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PBL and STEAM

What is STEAM? What is PBL?

STEAM is "a framework for teaching where Science and Technology are understood as the basis of what the world has to go forward with, to be analyzed and developed through Engineering and the Arts, with the knowledge that everything is based in elements of Mathematics" (STEAM Education).

We deliver this framework using Problem-Based Learning, a curricular and instructional design that challenges students to learn through engagement in a real problem. PBL simultaneously develops both problem solving strategies and disciplinary knowledge and skills by placing students in the active role of problem-solvers confronted with an ill-structured situation that simulates real-world problems and issues.

Working in groups, students identify what they already know, what they need to know, and how and where to access new information that may lead to resolution of the problem. The role of the teacher is to facilitate learning by supporting, guiding, and monitoring the learning process.

By encouraging a curriculum that is driven by problem-solving, discovery, exploratory learning, and requiring students to actively engage a situation in order to find its solution, the typical teacher-centered classroom is transformed into student-driven learning.

 

Why are we using STEAM and PBL?

The skills students build with problem-based learning help them in both school and life. While we want to improve all students' academic outcomes, PBL projects also:

  • result in reduced academic anxiety and more positive attitudes,

  • increase equity (reducing the the link between performance and student economic level), and

  • generally enhance the quality of student learning.

Students' ability to work successfully in this collaborative problem-solving environment develops skills to be competitive in the 21st century workforce.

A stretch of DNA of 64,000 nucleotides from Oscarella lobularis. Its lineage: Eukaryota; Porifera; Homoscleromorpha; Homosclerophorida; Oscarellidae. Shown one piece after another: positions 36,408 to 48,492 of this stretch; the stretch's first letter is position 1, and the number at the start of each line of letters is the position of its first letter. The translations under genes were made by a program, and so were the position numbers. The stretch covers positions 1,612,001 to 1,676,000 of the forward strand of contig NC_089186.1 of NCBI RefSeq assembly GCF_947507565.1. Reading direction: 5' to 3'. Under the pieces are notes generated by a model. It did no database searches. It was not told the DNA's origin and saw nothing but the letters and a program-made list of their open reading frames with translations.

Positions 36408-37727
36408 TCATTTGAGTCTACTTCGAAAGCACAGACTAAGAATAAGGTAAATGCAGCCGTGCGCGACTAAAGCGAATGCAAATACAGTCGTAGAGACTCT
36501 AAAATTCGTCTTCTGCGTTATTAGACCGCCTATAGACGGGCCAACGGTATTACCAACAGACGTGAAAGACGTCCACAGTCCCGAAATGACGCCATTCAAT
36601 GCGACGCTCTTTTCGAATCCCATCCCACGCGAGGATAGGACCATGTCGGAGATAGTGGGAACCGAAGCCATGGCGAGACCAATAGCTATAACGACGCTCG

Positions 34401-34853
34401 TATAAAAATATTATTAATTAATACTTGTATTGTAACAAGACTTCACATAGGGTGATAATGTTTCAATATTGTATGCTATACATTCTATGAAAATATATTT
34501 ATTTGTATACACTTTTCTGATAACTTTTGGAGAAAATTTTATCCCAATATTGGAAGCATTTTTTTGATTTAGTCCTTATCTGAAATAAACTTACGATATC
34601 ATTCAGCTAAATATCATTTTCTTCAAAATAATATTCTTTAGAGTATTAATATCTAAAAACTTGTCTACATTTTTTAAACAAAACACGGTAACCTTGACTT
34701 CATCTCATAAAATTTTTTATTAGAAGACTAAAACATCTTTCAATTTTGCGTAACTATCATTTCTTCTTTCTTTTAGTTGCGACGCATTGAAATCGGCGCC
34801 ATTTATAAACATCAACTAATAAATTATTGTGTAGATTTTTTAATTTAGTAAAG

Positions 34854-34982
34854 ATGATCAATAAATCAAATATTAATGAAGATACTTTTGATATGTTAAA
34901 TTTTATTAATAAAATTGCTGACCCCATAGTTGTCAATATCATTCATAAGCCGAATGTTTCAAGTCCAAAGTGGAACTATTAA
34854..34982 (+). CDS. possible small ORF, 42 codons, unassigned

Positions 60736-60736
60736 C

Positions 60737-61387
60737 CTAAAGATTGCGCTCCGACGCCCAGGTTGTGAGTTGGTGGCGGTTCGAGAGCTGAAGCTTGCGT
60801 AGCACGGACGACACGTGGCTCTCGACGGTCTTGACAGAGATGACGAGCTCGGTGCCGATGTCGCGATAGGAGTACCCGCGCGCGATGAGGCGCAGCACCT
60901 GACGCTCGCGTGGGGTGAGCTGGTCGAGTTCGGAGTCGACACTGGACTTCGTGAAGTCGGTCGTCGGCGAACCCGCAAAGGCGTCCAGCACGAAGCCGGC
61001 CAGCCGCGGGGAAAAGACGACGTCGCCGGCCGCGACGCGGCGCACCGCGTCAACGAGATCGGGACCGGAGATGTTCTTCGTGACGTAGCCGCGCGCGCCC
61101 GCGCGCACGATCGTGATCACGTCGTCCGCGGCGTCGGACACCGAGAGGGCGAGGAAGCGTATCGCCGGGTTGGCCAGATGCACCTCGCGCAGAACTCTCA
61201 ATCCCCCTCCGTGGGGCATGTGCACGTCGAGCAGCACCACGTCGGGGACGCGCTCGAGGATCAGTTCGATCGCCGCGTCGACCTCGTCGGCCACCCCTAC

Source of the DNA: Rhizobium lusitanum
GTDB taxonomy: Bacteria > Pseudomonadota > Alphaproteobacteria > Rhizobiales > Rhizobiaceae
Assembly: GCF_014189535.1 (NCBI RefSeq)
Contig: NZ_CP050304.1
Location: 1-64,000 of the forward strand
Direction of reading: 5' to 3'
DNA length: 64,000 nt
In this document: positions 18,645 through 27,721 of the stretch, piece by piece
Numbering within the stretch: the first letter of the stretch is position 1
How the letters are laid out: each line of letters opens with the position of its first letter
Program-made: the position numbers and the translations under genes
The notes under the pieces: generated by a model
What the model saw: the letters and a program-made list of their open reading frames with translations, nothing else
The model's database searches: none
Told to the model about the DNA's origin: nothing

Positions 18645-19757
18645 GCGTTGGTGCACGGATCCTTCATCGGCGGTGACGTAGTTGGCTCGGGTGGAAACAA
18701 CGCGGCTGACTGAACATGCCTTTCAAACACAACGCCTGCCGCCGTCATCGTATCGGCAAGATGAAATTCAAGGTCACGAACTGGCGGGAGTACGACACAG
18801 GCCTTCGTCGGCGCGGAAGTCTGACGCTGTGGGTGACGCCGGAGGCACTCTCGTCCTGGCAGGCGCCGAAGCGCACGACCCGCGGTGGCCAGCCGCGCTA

The STEAM Process

 

How often do students take part in PBL units? How do they feel about PBL?

Our expectation is that all core subjects (English/Language Arts, Math, Science, and Social Studies) offer one PBL unit per trimester. Some PBL units may be cross-content, involving more than one core subject.

In spring 2017, focus groups were created from students that teachers recommended as doing either very well, doing the same, or struggling with PBL. The results from their feedback:

  • 80% of students felt they learned the same or more with PBL

  • 83% of students felt they were equally or more engaged in PBL units

  • 40% of students felt they produced very high quality work in PBL units, as compared to other work done at or for school

  • 16% of students did not want to continue doing PBL work

 

When did we start using STEAM and PBL?

During the 2015-2016 school year, our staff looked at what skills students need to be successful in life after high school. Many of these skills, such as critical thinking, aligned with those imparted through problem-based learning. Our staff attended Buck Institute training, worked with the district's STEM/PBL district staff and content area specialists, and began integrating STEAM and PBL into our curriculum beginning with science classes in the 2016-2017 school year.

In the 2017-18 school year, we are continuing to implement STEAM through problem-based learning. This year, our focus is on increasing student inquiry and building student skills in the Jeffco Generations competencies.

 

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